Key words: Ocular cytotoxicity; Bacterial keratitis; Fortified antibiotic eye drops; Colistin eye drops; Vancomycin eye drops; Gentamicin eye drops; Amikacin eye drops; Cefazolin eye drops; Ceftazidime eye drops; Imipenem eye drops.


El uso de reformulaciones de antibióticos parenterales en forma de colirios de composición o concentraciones no comercializadas, comúnmente denominados colirios antibióticos reforzados, es una práctica habitual en oftalmología a nivel hospitalario. El objetivo del presente trabajo ha consistido en evaluar la toxicidad ocular in vitro de los principales colirios antibióticos reforzados elaborados en los Servicios de Farmacia Hospitalaria. Hemos realizado un estudio experimental in vitro para evaluar la toxicidad de los colirios de gentamicina, amikacina, cefazolina, ceftazidima, vancomicina, colistimetato de sodio e imipe-nem-cilastatina en el que se ha evaluado su citotoxicidad y la irritación tisular aguda. Los ensayos celulares se realizan sobre queratocitos estromales humanos, mediante la utilización de un sistema biosensor de impedancia celular [(xCELLigence Real-Time System Cell Analyzer (RTCA)] y los ensayos de irritación ocular mediante el ensayo Hen's Egg Test.
Todos los colirios, excepto vancomicina e imipenem, han mostrado un efecto citotóxico de concentración y tiempo dependiente, siendo las concentraciones más altas y los tiempos más prolongados los que provocan un descenso más pronunciado en la población de queratocitos estromales. La vancomicina muestra un importante efecto citotóxico inicial que revierte con el transcurso del tiempo y el imipenem se muestra como un compuesto no tóxico para las células estromales. Los compuestos con mayor efecto irritante para la superficie ocular son la gentamicina y la vancomicina. Los colirios antiinfecciosos elaborados en los Servicios de Farmacia Hospitalaria estudiados se muestran como compuestos potencialmente citotóxicos para la superficie ocular, siendo esta toxicidad dependiente de la concentración utilizada.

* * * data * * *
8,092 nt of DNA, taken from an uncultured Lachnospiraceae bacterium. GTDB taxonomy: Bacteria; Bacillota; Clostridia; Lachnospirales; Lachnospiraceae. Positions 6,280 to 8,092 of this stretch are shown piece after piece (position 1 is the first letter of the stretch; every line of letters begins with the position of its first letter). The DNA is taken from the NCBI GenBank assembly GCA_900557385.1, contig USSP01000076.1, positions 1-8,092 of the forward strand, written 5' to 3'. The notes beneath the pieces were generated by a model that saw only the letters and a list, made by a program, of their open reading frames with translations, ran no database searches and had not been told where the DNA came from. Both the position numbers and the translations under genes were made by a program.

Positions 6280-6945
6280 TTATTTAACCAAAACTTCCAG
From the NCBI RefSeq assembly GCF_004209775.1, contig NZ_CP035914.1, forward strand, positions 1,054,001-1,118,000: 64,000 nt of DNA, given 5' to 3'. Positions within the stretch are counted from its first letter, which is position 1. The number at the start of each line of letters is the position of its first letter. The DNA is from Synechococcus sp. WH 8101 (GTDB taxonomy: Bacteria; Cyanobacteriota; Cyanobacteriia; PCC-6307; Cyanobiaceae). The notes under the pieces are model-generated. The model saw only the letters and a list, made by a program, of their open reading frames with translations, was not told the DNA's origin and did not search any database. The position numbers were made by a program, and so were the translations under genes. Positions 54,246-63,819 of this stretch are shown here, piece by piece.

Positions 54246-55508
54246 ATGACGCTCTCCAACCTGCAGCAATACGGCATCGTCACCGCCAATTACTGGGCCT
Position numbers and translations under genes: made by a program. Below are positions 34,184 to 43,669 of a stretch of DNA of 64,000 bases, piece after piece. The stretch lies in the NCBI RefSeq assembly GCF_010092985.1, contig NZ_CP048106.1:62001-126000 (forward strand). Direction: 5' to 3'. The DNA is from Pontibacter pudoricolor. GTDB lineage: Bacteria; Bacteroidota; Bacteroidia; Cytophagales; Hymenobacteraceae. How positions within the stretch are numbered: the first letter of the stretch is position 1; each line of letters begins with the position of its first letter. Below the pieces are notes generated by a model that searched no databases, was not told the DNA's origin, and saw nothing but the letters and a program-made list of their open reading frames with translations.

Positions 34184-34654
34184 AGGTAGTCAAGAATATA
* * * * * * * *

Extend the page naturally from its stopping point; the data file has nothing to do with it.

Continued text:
Palabras clave: Citotoxicidad ocular; Queratitis bacterianas; Colirios antibióticos reforzados; Colirio colistina; Colirio vancomicina; Colirio gentamicina; Colirio amikacina; Colirio cefazolina; Colirio ceftazidima; Colirio imipenem.


Contribution to scientific literature

The present article represents the first published paper on the in vitro ocular toxicity of fortified antibiotic eye drops prepared by the Hospital Pharmacy Departments, using for this aim innovative techniques of bioimpedance and real-time follow-up of the performance of stromal kerocytes when these are in contact with different antibiotic concentrations, as well as an evaluation of acute ocular irritation through the Het-Cam assay.